Spectres from the Old World

Feb. 28, 2020


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Dark Fortress has been a regular name in German black metal over the past twenty five years, and while they haven’t gained the same level of worldwide notoriety as some of their Scandinavian peers each of their albums has generated a significant amount of buzz in the underground.  More recent efforts saw the band branching out from their melodic black metal roots in favor of progressively oriented songwriting that pulled in a lot of additional genre influences and came through as more epic in scope than ever before.  2014’s Venereal Dawn was the culmination of this approach and left quite a few people wondering what would come next.  The answer to that is Spectres from the Old World, which brings back some of the aggression and blasting of earlier Dark Fortress albums while retaining the twisting and turning writing style of their more recent efforts.  It’s another strong showing from this veteran band as well as a great jumping off point for those who have yet to experience them.

The writing never fully moved away from black metal but compared to its predecessor Spectres from the Old World has a bit more blast beats and aggressive riffs that recall Dark Fortress’ earlier days.  “Coalescence” is a great first sign of what you’re in for with this album as it hits hard with immediate blasting and jagged riffing before letting haunting keyboard melodies seep into the mix.  It’s the type of room filling melodic black metal that feels highly polished and balances aggression and atmosphere in equal capacity, and had the band simply chosen to capture this vibe and continue on a straightforward path for the remainder of the album I wouldn’t have complained.  But the further into Spectres from the Old World you get, the more twists and turns it offers.  By the time you get to songs like “Isa” the tempo slows down and the riffs channel elements of both doom and gothic metal in equal capacity, once again pushing the sound outside of the standard genre confines.  It’s a perfect fusion of older Dark Fortress and new, and even when the atmosphere and tonality recall the band’s roots the songwriting always has a chilling lead or unexpected transition to hold your interest.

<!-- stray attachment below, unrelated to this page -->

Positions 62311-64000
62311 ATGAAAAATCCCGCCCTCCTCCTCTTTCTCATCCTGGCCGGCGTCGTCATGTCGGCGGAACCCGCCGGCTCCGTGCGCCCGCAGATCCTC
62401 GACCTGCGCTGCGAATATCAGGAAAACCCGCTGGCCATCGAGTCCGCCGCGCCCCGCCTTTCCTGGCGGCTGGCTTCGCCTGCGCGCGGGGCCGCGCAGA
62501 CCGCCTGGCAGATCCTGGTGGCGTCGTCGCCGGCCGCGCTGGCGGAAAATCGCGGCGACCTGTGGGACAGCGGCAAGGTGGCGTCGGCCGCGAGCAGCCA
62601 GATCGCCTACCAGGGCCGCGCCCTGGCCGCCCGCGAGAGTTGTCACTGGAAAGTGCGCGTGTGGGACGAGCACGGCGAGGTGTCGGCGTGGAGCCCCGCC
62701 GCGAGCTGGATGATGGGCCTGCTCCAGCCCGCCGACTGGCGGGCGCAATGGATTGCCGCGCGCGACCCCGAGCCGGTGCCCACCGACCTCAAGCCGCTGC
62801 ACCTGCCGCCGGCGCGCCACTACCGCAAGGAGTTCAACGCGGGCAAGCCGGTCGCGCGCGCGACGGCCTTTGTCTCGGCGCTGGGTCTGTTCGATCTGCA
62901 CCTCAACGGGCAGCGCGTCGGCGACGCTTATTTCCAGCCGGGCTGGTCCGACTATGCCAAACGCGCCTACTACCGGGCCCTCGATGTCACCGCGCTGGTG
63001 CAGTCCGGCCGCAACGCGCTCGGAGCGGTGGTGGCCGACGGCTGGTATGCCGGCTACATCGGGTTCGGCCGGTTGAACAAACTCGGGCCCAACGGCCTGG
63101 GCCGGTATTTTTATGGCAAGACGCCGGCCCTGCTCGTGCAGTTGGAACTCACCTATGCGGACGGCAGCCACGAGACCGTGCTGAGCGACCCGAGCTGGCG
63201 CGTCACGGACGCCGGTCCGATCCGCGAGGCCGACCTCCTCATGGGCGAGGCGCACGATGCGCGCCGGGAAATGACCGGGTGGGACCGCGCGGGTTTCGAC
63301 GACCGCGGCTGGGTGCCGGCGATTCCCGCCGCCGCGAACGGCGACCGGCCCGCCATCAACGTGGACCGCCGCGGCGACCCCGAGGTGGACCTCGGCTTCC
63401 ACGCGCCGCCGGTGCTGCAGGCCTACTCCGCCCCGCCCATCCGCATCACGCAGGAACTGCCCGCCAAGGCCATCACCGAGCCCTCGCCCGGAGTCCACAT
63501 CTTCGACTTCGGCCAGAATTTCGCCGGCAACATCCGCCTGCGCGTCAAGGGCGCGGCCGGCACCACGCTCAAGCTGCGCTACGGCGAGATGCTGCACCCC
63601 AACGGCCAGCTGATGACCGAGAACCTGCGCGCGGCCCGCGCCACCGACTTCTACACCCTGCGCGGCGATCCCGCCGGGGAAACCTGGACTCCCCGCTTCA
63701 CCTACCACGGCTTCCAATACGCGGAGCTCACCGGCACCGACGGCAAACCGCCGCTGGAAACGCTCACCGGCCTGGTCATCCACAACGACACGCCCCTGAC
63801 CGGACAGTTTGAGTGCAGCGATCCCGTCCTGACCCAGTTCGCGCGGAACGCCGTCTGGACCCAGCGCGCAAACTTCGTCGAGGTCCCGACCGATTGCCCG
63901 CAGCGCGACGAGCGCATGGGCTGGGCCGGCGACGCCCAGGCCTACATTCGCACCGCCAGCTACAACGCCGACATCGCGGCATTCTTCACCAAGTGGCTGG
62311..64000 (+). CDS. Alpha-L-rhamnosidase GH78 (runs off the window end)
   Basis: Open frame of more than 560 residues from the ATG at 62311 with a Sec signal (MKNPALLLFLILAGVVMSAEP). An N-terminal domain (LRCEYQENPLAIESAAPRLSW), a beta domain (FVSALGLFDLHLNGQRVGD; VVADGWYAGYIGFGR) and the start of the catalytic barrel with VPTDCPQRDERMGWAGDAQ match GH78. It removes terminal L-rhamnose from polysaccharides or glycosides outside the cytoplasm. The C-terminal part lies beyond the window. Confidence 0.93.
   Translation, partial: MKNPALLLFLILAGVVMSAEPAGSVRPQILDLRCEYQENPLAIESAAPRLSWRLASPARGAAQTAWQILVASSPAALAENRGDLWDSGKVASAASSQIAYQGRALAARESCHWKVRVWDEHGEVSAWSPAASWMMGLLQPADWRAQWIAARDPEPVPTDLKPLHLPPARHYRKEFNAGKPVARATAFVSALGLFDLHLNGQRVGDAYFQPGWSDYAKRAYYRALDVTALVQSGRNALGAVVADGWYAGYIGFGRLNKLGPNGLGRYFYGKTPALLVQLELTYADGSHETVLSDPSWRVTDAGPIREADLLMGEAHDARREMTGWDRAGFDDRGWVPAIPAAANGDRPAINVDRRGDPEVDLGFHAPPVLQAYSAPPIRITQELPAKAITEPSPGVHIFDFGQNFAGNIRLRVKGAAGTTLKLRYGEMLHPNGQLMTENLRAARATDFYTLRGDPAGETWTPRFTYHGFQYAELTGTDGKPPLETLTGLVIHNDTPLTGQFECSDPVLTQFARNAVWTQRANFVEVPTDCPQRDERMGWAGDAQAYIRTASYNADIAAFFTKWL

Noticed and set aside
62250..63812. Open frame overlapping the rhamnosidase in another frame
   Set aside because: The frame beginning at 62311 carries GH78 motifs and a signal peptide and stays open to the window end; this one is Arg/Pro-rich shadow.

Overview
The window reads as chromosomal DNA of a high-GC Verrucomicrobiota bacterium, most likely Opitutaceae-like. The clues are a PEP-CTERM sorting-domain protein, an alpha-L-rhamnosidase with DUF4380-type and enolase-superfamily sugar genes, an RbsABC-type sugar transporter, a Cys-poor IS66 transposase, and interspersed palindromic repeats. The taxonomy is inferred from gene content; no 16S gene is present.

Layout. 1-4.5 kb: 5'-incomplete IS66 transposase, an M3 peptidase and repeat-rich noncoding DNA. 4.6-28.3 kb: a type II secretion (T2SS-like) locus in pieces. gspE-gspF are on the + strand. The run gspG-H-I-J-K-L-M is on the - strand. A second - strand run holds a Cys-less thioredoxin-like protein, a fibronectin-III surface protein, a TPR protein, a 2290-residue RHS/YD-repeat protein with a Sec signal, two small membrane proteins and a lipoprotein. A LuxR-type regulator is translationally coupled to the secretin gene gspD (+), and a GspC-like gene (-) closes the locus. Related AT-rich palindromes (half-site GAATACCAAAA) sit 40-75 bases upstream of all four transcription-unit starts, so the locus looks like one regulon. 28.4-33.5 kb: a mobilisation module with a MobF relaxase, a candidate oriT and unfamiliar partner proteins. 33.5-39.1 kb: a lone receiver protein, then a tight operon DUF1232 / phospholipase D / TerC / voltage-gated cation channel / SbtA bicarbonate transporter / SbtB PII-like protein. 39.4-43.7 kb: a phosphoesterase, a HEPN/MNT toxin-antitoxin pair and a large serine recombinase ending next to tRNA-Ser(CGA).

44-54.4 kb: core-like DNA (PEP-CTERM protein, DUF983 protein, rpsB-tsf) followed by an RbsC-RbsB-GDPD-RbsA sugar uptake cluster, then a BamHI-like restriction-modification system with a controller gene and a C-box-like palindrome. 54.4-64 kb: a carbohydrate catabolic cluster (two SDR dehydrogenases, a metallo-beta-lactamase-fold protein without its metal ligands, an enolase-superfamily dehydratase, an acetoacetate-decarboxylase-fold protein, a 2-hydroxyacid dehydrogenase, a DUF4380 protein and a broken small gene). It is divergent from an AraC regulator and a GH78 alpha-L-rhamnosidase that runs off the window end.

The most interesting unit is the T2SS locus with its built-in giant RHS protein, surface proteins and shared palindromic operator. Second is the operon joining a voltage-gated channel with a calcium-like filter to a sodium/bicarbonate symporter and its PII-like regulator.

Morean brought a slightly different approach to Dark Fortress’ vocals when he joined back in 2007, and he once again delivers a dynamic performance on Spectres from the Old World.  It takes a few songs before the sheer amount of vocal range on this album becomes apparent, as the group chooses to emphasize the abrasive end of the spectrum early on where Morean screams and growls with such power that it towers above the already dense instrumentation.  This approach draws you in with sheer aggression and weight before switching things up and moving into somber singing and just about every pitch in between.  Tracks like “In Deepest Time” showcase just how much diversity the group can pack into a single piece as there are gruffer clean pitches, screams, and singing that soars over the recording as though its taking you up into the clouds with it.  Where so much black metal has stuck with flatter, one dimensional vocals over the years Dark Fortress has continued to branch outwards and no matter where they go the energy never wavers.

It may have taken six years for a follow-up to Venereal Dawn, but the wait has been well worth it.  Dark Fortress has looked back at their earlier days and doubled down on the aggression and harsher atmosphere while still moving forward with songwriting that veers off in some unexpected and exciting directions.  Whether it’s the ice-cold melodic leads or more introspective passages that grab your interest, there’s plenty of standout moments to grab metal fans of all types and keep them coming back for more.  Spectres from the Old World is available from Century Media Records.

-Review by Chris Dahlberg

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